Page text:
So none of you want access to my total seed bank which is far greater than Craig's since I've grown so many more varieties than him? LOL
When you mention Brad Gates he hasn't grown that many either so are you talking about access just to the ones he offers which came about b'c, as I tell him, he grows atop f a nuclear waste dump. LOL
And you want to get to just the dwarf varieties that Craig has that were not done by him, but others in the dwarf project? He's the coordinator, the facilitator and the one who sends seeds to participants for growouts and gets seed back, and on an on. A HUGE job.
So are you after folks who breed tomatoes, and hopefully offer them or are you interested in folks who have grown thousands such as Neil Lockhart and Bill Minkey and myself?
Just curious about this.(smile)
As for me I'm not that interested in Brad's varieties based on the tastes that folks have reported for many of them so kind of look them being something like Ananas Noir, with multiple colors inside and out or like Captain Lucky for same.
Thank heavens we all pretty much like different kinds of tomatoes or it would be a dull tomato world indeed. (smile)
Carolyn, who is always suggesting that folks BUY a certain number of the seeds they think they need, notice I said THINK they need, and there are plenty of places selling seeds for the dwarf Tville ones and while Brad sells his off his own website there are others who sell them as well.
Above is the current list of his varieties but I didn't check Tania's list of varieties she sells to see how many of them she sells seeds for.
Panic, I'm sitting back here and hear this loud noise form the LV and I know what happened. My new Dish receiver box has an enersaving feature, which I hate which means if you don't switch channels at least once it turns off after about 4 hours, but the screen stays on, like snow, as does the volume, so I jsut had to go out and lower the volume, turn it off and then turn it back on again. If that's the worst of what I have to deal with today, that's fine, but now it's time to get back out there and watch the tennis from the French Open in Paris.
Carolyn, who didn't bother to edit. Just change the spelling of anything you think is wrong. LOL
I buy most of mine, I have this mental issue with trade seeds. I always plant WAY to many of them, taking the pessimistic view that they probably won't germinate then I end up with either to few or waaay to many.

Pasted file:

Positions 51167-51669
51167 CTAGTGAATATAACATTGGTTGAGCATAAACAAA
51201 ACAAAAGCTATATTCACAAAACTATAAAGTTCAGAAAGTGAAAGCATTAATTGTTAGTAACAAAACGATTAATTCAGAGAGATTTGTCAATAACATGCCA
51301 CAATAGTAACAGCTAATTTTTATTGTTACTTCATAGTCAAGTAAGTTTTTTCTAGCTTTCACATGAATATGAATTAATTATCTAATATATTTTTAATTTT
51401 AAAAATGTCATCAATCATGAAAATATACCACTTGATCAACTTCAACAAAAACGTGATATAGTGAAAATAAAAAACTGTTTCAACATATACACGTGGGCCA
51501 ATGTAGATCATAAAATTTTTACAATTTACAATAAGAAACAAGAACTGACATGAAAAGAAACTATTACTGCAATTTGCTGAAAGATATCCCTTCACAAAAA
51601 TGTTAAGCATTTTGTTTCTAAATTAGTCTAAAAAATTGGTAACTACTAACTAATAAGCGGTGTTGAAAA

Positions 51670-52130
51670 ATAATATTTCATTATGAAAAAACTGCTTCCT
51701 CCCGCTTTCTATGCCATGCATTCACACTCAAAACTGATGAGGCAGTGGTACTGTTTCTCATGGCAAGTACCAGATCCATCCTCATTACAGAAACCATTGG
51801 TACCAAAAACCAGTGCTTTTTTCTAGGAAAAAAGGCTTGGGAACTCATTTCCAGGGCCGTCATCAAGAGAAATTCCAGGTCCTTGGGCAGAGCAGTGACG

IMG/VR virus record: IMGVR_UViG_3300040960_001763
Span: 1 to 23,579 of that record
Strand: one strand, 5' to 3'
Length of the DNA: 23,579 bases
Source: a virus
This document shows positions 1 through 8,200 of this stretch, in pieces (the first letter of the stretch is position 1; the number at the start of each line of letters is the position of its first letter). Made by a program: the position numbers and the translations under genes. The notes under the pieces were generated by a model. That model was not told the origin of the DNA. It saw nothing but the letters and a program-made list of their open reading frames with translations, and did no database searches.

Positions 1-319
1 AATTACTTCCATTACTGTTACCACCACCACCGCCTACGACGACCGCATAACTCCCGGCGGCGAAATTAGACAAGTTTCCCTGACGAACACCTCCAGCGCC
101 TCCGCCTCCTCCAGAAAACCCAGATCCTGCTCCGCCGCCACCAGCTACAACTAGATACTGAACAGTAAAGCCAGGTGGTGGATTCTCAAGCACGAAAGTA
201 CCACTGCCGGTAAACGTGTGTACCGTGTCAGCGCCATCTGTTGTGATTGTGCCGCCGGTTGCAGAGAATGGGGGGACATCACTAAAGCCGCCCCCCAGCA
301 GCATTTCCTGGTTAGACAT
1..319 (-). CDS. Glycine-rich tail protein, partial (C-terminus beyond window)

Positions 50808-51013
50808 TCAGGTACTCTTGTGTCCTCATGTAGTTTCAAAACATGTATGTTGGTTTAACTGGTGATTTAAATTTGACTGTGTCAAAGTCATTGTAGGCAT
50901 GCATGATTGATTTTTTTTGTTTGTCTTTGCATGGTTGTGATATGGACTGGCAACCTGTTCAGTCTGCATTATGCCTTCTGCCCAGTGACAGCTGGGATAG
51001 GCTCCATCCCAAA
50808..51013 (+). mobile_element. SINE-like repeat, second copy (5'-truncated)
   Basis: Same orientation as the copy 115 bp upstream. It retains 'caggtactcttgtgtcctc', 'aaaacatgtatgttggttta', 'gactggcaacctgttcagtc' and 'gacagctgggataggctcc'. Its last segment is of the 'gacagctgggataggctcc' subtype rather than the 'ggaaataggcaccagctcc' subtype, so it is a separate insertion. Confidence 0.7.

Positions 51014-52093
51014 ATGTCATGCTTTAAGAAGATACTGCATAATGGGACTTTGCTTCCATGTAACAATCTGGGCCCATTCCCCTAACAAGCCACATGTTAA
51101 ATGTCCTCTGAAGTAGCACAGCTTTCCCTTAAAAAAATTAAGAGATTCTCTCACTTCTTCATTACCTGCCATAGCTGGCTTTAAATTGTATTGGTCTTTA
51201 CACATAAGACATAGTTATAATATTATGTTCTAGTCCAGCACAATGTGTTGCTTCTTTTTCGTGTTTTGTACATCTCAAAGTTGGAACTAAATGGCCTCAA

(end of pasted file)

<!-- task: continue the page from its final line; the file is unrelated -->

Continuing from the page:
And yes if we all didn't like different kinds it would be a very dull world. It also amazes me that the same plant can taste so different from one plant to the next with different conditions such as soil, water etc. I'm lucky to be able to test this since just a few feet away from my 25+ earthboxes is a neighbor who does everything in the ground. We are as different as night and day in our methods. She's a very nervous new gardener, all organic, who spends hours inspecting, journals, inspecting for bugs etc. Waters with straight city water and compost.
I on the other hand toss my plants into a EB, spray with Ortho and have the boxes on a filtered automatic watering system. I try to keep the bugs and disease away but I've been doing this for about 9 years now so I know some season I win some I don't and as long as I have enough to eat I'm happy. I'm a horrible journal keeper and unless a bug introduces itself formally I let it live and let live... all of that said we can have the same plants and they don't taste the same...heck in some cases they don't even LOOK that much alike.
I love this hobby, it never gets old and I can never have enough seeds...and I can NEVER have to many EB's. Don't ask my husband these same questions or you will get a much different answer
and just why woud you think I've left you out...Carolyn,,,LOL
Do you have a site where you have your varieties listed and what your costs are? I'm more of an eastern anyway... Although, I did live in SanDiego, then Santa Anna. Loved how you never missed out on anythig due to rain, but didn't much care for the earthquake that I went through nor the santa anna winds...filled my house up with sand in 3 hours time through open windows... But as I grew older and really started to garden, I began a love afair with Mr. Rain and Mrs. Sunshine.
or might you have a thread that lists your varieties? I'm all came.
I mainly am interested in the dwarfs due to limited growing space here at the rental house.
I love growing, just plain and simple. It is being outside and watching something grow that you can eat yourself, and not have to worry about what was done to it before it reached you. I love the challenges that gardening brings to my life, some I win and some I don't but I learn a lot and meet some pretty amazing folks along the way.